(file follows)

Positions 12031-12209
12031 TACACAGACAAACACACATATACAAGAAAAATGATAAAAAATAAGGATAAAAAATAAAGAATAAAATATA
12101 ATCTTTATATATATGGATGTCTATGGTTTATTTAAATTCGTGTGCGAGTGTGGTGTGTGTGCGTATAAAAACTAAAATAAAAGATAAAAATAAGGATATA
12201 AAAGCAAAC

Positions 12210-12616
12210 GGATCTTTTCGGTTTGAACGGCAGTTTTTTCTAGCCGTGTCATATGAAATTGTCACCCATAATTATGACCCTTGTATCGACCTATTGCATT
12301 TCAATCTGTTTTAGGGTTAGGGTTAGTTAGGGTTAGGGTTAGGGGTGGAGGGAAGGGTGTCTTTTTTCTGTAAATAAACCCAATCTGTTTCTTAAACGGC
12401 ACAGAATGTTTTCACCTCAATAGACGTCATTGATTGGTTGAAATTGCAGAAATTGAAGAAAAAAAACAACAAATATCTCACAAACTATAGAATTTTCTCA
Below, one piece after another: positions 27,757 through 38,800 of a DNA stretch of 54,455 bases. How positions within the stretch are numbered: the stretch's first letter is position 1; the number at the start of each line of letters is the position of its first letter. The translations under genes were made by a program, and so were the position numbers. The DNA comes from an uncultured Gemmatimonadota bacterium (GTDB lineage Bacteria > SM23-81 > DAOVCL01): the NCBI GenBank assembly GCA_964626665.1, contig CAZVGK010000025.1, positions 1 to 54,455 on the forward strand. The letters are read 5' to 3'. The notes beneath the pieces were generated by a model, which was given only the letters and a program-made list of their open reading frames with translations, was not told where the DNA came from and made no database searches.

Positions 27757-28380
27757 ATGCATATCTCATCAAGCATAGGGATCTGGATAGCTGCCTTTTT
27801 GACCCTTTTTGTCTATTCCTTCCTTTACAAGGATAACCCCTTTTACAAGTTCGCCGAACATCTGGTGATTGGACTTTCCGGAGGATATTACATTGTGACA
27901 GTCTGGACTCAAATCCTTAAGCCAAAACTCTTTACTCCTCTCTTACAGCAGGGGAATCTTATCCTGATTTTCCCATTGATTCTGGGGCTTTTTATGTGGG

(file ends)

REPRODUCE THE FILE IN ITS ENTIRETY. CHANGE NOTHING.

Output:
Positions 12031-12209
12031 TACACAGACAAACACACATATACAAGAAAAATGATAAAAAATAAGGATAAAAAATAAAGAATAAAATATA
12101 ATCTTTATATATATGGATGTCTATGGTTTATTTAAATTCGTGTGCGAGTGTGGTGTGTGTGCGTATAAAAACTAAAATAAAAGATAAAAATAAGGATATA
12201 AAAGCAAAC

Positions 12210-12616
12210 GGATCTTTTCGGTTTGAACGGCAGTTTTTTCTAGCCGTGTCATATGAAATTGTCACCCATAATTATGACCCTTGTATCGACCTATTGCATT
12301 TCAATCTGTTTTAGGGTTAGGGTTAGTTAGGGTTAGGGTTAGGGGTGGAGGGAAGGGTGTCTTTTTTCTGTAAATAAACCCAATCTGTTTCTTAAACGGC
12401 ACAGAATGTTTTCACCTCAATAGACGTCATTGATTGGTTGAAATTGCAGAAATTGAAGAAAAAAAACAACAAATATCTCACAAACTATAGAATTTTCTCA
Below, one piece after another: positions 27,757 through 38,800 of a DNA stretch of 54,455 bases. How positions within the stretch are numbered: the stretch's first letter is position 1; the number at the start of each line of letters is the position of its first letter. The translations under genes were made by a program, and so were the position numbers. The DNA comes from an uncultured Gemmatimonadota bacterium (GTDB lineage Bacteria > SM23-81 > DAOVCL01): the NCBI GenBank assembly GCA_964626665.1, contig CAZVGK010000025.1, positions 1 to 54,455 on the forward strand. The letters are read 5' to 3'. The notes beneath the pieces were generated by a model, which was given only the letters and a program-made list of their open reading frames with translations, was not told where the DNA came from and made no database searches.

Positions 27757-28380
27757 ATGCATATCTCATCAAGCATAGGGATCTGGATAGCTGCCTTTTT
27801 GACCCTTTTTGTCTATTCCTTCCTTTACAAGGATAACCCCTTTTACAAGTTCGCCGAACATCTGGTGATTGGACTTTCCGGAGGATATTACATTGTGACA
27901 GTCTGGACTCAAATCCTTAAGCCAAAACTCTTTACTCCTCTCTTACAGCAGGGGAATCTTATCCTGATTTTCCCATTGATTCTGGGGCTTTTTATGTGGG